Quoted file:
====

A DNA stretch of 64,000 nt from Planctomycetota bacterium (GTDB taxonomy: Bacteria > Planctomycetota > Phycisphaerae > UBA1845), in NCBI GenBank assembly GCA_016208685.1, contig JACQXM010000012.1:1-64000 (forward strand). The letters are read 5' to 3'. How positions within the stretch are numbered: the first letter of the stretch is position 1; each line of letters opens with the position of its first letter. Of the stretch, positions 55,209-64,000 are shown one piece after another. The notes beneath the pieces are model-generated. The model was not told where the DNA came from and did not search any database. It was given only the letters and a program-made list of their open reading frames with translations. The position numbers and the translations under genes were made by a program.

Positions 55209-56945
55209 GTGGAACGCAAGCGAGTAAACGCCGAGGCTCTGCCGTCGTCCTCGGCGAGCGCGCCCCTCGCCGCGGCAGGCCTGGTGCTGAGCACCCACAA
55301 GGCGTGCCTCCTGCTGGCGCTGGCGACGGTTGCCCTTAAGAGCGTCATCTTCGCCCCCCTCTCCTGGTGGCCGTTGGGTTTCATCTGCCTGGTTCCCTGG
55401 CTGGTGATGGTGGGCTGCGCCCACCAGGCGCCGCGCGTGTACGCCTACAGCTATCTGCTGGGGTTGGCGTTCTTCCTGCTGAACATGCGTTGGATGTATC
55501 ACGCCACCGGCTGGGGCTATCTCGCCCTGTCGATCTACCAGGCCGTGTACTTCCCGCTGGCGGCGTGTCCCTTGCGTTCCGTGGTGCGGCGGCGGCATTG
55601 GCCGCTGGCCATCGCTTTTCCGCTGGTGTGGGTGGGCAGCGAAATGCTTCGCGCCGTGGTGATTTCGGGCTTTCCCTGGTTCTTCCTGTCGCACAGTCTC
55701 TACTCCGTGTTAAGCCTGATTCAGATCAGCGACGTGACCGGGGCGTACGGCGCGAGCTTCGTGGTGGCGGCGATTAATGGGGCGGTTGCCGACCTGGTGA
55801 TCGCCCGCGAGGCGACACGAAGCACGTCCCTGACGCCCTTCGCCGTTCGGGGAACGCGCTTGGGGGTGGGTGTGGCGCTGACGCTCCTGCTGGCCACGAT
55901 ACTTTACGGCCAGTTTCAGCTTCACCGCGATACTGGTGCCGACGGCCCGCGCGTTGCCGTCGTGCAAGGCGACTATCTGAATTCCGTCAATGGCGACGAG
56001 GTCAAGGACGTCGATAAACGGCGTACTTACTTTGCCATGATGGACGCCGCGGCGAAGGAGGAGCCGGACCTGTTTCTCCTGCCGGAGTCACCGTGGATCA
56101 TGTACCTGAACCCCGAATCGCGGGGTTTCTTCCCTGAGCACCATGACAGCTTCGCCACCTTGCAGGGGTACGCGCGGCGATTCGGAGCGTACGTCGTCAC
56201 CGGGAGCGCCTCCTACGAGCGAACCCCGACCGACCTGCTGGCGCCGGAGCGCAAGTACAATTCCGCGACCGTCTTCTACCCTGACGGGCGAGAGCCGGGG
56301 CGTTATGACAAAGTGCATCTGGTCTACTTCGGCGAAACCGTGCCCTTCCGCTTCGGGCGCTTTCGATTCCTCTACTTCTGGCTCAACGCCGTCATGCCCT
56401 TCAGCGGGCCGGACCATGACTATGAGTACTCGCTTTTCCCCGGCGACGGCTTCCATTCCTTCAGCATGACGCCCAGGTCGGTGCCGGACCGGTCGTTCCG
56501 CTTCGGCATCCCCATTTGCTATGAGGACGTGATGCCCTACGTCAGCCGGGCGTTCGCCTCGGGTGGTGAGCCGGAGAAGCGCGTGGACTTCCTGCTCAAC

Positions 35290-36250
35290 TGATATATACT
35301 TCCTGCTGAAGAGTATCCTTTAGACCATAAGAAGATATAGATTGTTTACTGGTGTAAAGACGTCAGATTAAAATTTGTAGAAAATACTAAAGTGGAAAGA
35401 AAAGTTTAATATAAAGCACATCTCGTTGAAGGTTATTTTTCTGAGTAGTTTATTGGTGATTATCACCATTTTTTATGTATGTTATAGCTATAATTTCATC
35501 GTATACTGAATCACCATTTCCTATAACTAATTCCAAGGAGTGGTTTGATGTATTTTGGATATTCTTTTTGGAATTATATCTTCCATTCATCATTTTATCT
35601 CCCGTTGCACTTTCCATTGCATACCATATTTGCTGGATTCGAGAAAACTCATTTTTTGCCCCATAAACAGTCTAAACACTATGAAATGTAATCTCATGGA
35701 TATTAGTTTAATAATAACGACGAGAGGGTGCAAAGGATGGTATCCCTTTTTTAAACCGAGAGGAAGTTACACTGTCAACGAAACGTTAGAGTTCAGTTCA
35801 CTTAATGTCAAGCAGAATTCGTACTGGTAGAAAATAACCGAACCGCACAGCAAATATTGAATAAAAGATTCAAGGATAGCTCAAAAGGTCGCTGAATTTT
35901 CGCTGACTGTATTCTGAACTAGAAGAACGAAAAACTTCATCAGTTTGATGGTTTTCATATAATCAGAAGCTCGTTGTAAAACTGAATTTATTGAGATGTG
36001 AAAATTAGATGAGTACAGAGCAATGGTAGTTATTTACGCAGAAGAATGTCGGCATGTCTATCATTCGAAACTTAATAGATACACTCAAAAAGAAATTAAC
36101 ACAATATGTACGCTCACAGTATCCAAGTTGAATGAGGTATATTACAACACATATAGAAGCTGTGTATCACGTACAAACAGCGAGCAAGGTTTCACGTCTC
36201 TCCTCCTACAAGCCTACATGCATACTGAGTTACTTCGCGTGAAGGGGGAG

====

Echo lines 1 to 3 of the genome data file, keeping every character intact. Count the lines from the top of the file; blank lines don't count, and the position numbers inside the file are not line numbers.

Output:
A DNA stretch of 64,000 nt from Planctomycetota bacterium (GTDB taxonomy: Bacteria > Planctomycetota > Phycisphaerae > UBA1845), in NCBI GenBank assembly GCA_016208685.1, contig JACQXM010000012.1:1-64000 (forward strand). The letters are read 5' to 3'. How positions within the stretch are numbered: the first letter of the stretch is position 1; each line of letters opens with the position of its first letter. Of the stretch, positions 55,209-64,000 are shown one piece after another. The notes beneath the pieces are model-generated. The model was not told where the DNA came from and did not search any database. It was given only the letters and a program-made list of their open reading frames with translations. The position numbers and the translations under genes were made by a program.

Positions 55209-56945
55209 GTGGAACGCAAGCGAGTAAACGCCGAGGCTCTGCCGTCGTCCTCGGCGAGCGCGCCCCTCGCCGCGGCAGGCCTGGTGCTGAGCACCCACAA